The 2019 European Games will take place in the final two weeks of June, the European Olympic Committees (EOC) has announced, with five to six sports set to form a core part of the programme for future editions of the event.
The dates were confirmed at an EOC Executive Committee meeting in Tirana, Albania, which came after the organisation held a debrief on Baku 2015 in the Italian capital Rome last week.
It has been claimed that staging the 2019 Games, which were originally awarded to The Netherlands before the country pulled out due to a lack of support from various sectors of the nation, in the last two weeks in June will “allow European Federations and Europe’s National Olympic Committees more time to align their calendars with the European Games than was possible for the inaugural edition in Baku, Azerbaijan, this summer”.
EOC President Patrick Hickey, the brainchild behind the European Games concept, says the announcement will now allow them to finalise discussions with those cities interested in staging the 2019 Games.
A number of nations have been mooted as potential hosts for the 2019 event including Turkey, Belarus and Russia with a decision expected to be made in October before being rubber-stamped at the EOC General Assembly in Prague the following month.
“Selecting the window for 2019 is a small but symbolic decision,” Hickey said.
“After the incredible success of the first edition of the Games, it’s important we give all stakeholders the opportunity to build their calendars for 2019 with the Games in mind, rather than fitting the Games into their existing calendars, as they did for Baku 2015.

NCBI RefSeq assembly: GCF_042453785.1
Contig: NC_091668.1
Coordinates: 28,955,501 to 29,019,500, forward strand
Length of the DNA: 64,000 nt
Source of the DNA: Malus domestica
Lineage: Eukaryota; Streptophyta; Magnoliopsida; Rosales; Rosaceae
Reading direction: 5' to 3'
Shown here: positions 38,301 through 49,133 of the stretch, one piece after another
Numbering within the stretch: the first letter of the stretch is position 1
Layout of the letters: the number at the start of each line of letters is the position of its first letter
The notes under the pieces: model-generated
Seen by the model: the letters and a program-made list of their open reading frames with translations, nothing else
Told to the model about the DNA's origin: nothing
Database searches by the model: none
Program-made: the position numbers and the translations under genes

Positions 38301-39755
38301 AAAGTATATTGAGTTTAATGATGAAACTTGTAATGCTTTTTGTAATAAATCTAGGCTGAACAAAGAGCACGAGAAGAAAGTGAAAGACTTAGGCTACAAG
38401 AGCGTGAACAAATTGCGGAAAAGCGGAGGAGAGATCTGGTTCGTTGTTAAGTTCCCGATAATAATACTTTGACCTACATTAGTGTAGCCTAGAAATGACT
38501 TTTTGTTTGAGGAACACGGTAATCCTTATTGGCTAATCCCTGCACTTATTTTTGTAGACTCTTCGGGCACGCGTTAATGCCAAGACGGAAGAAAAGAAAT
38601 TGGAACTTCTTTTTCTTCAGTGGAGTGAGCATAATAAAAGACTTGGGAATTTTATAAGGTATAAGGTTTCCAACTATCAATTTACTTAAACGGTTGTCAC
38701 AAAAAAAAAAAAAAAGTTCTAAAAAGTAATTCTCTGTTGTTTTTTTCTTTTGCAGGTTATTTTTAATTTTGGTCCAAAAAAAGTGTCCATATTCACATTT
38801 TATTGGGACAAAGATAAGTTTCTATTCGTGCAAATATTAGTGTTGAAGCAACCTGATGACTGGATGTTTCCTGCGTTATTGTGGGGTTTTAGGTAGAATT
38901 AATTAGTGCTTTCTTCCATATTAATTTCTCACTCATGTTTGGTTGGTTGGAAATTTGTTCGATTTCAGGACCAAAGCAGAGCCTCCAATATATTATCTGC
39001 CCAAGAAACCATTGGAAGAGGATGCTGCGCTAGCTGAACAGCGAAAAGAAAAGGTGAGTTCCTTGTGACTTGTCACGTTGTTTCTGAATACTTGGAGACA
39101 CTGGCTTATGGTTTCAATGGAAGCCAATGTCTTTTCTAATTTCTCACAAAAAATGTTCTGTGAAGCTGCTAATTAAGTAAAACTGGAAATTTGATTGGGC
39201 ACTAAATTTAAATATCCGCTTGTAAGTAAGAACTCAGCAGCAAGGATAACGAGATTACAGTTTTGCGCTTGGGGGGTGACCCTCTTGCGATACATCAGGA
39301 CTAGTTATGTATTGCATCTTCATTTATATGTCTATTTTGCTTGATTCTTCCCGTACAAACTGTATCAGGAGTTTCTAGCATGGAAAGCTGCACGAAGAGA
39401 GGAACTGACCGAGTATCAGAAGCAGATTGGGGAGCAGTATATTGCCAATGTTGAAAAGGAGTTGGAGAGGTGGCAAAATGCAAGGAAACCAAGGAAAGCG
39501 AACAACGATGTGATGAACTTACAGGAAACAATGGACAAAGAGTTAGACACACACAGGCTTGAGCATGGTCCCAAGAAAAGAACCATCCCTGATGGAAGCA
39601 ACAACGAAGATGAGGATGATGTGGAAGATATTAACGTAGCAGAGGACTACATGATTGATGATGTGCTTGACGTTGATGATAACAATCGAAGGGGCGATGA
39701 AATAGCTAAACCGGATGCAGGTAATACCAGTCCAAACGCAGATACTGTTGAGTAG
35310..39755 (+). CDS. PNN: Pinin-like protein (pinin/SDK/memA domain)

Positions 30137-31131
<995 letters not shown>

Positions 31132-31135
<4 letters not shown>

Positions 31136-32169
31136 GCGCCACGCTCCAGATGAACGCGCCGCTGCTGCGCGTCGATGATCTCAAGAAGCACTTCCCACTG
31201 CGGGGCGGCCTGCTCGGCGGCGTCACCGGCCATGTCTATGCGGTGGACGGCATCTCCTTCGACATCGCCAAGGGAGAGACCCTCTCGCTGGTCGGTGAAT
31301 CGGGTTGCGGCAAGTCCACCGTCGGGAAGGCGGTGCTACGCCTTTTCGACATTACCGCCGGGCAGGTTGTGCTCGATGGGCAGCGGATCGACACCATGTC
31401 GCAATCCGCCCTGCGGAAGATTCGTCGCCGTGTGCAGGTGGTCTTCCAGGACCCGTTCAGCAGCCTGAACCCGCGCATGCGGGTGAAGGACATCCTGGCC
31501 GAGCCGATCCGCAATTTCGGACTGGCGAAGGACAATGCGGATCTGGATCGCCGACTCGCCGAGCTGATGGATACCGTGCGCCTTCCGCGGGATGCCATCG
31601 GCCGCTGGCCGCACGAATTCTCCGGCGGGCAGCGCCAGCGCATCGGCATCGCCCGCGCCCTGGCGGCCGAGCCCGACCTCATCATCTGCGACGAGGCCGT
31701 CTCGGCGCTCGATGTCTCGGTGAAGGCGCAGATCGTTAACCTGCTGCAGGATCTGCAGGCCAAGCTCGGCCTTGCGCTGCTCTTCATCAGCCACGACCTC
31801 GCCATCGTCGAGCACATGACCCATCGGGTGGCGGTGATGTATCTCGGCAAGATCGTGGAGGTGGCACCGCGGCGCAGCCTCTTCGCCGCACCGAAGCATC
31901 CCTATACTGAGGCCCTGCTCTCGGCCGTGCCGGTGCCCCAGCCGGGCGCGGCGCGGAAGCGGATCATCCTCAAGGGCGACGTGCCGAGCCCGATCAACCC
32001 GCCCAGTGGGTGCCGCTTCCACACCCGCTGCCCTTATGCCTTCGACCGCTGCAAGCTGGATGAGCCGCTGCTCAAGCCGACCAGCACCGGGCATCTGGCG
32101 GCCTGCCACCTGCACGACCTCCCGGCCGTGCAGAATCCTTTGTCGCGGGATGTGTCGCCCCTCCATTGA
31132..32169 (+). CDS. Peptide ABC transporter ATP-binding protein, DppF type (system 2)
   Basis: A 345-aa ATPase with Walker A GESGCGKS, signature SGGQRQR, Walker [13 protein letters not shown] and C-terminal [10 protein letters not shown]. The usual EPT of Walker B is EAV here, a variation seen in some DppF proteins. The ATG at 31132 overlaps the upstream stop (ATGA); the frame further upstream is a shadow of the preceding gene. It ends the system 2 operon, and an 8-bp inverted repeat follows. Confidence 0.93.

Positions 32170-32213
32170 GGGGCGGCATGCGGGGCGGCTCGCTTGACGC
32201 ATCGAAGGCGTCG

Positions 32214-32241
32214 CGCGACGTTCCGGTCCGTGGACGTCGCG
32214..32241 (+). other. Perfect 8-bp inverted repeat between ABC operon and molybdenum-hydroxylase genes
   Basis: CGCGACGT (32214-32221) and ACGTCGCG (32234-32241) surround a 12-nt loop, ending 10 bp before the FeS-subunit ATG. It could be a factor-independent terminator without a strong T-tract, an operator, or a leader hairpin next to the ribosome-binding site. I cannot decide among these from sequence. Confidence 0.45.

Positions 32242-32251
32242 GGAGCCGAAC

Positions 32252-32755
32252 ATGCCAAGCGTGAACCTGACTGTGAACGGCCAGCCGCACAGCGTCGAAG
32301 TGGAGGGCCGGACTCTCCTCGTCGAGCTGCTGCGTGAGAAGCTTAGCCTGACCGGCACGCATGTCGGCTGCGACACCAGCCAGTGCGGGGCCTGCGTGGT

“Today’s decision also allows us to finalise our discussions with the interested cities for hosting the 2019 Games with concrete dates in mind.
“Whilst we are close to concluding our discussions with the potential hosts for 2019 we are also holding conversations with cities about the third edition of the Games in 2023.
“It’s an exciting time.”
insidethegames has been told that athletics is expected to be included as one of the five to six core sports proposed for future Games by the EOC and it is hoped that these will form the main part of the programme, with additional sports chosen at the discretion of the host city.
The EOC have also forecasted an average operational budget of $500m (£320m/437m) for each edition of the event going forward, which Hickey says he feels is a “sustainable pricetag” compared with the Olympic Games.
“Establishing a core number of sports for the European Games is part of the EOC’s long-term vision but we are well ahead of schedule in holding these high-level discussions,” the Irishman added.
“Equally, establishing an approximate operating budget after only one edition is a confident step forward and we believe $500 million is a realistic figure.
“When compared with an Olympic Games, $500 million represents a reasonable and sustainable pricetag for a pan-continental sporting mega event featuring 50 nations.”
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